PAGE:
In tsarist times, Russia often tried to use the Kurds to stir up trouble in the Ottoman Empire. Indeed, the Ottomans created the Hamidiye cavalry of Kurdish irregulars in the 1890s in part as a response to such Russian pressures. Despite their efforts, however, the Russians were never able to make significant claims upon Kurdish allegiances, largely because as Christians who supported the Armenians, they were suspect. Russian deprivations upon the Kurdish population were also infamous. To this day some Kurdish mothers are said to stop their children from crying by warning them that the Russians will hear them and attack.
   The Soviet Union also sought to use the Kurds as a fifth column during the cold war, the Mahabad Republic of Kurdistan immediately after World War II being a prime example. Since the collapse of the Soviet Union in 1991, various Kurdish exile groups have been given a certain amount of sanctuary in Russia. The Kurdistan Parliament in Exile, for example, was allowed to meet in Russia in October 1995, and Abdullah Ocalan, the fugitive leader of the Kurdistan Workers Party (PKK), unsuccessfully sought refuge there in 1998.
   While the Russians sought to play the Kurdish card against Turkey in the 1990s, the Turks responded by supporting Chechnya in its rebellion against the Russian Federation. Eventually, however, both sides agreed that they lost more than they were gaining by pursuing such covert tactics. During the 1990s, Russia also opposed the continuance of UN sanctions against the regime of Saddam Hussein. This position was in opposition to the United States and taken because of Russian economic needs.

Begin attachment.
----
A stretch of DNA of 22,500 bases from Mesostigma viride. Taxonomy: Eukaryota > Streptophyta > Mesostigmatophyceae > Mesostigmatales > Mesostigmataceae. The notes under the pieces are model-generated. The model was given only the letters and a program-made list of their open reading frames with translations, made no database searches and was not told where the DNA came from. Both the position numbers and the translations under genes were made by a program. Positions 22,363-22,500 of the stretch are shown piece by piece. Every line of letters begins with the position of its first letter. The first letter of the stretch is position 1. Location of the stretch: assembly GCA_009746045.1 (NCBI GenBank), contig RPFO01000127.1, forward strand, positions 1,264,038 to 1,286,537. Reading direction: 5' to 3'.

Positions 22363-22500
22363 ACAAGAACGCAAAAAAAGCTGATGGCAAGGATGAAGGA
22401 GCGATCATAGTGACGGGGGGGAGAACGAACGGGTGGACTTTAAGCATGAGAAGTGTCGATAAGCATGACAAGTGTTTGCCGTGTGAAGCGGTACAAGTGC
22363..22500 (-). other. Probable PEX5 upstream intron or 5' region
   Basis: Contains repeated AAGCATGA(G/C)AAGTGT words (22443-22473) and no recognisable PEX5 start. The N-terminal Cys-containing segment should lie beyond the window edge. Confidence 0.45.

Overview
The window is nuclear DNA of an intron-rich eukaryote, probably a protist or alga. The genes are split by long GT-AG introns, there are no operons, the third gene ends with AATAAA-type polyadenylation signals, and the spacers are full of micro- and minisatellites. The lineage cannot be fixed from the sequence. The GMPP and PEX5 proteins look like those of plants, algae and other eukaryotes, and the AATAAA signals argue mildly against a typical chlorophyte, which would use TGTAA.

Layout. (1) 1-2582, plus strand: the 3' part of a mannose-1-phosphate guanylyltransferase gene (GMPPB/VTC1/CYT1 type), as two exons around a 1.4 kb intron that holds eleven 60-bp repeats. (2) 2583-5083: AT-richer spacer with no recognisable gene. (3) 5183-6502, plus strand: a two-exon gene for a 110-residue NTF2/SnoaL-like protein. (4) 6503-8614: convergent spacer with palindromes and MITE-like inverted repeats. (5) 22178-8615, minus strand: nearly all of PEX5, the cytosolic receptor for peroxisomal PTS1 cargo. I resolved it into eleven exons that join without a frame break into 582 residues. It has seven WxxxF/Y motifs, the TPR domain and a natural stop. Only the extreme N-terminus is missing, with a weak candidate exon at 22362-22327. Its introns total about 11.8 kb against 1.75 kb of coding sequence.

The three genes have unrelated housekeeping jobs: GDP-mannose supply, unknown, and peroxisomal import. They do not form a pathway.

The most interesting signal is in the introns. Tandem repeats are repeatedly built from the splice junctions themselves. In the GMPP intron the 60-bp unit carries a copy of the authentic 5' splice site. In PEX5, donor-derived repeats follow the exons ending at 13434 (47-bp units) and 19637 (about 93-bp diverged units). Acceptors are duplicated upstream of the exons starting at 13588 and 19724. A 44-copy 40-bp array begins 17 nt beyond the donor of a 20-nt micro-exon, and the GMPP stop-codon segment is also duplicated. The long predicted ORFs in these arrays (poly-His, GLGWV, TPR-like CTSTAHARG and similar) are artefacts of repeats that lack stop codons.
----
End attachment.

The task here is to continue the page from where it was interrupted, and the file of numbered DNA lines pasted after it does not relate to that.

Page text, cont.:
During Soviet days, the Lachin area of Soviet Armenia (Red Kurdistan) contained a sizable Kurdish minority, some of which still retains its Kurdish identity today. Joseph Stalin deported ethnic Kurds to central Asia, and some claim that as many as 1,000,000 largely assimilated Kurds live in Russia today. Most experts, however, would put the figure at approximately 200,000. Historically, there is a strong tradition of Russian scholarship concerning the Kurds. Two very prominent examples include Vladimir Minorsky and Basile Nikitine. Professor Mikhail S. Lazarev, the director of the Division of Kurdology and Regional Issues of the Middle East Department of the Institute of Oriental Studies of the Russian Academy of Sciences in Moscow, has published extensively on the Kurds, as has his colleague Professor Olga Jigalina.

Historical Dictionary of the Kurds. .

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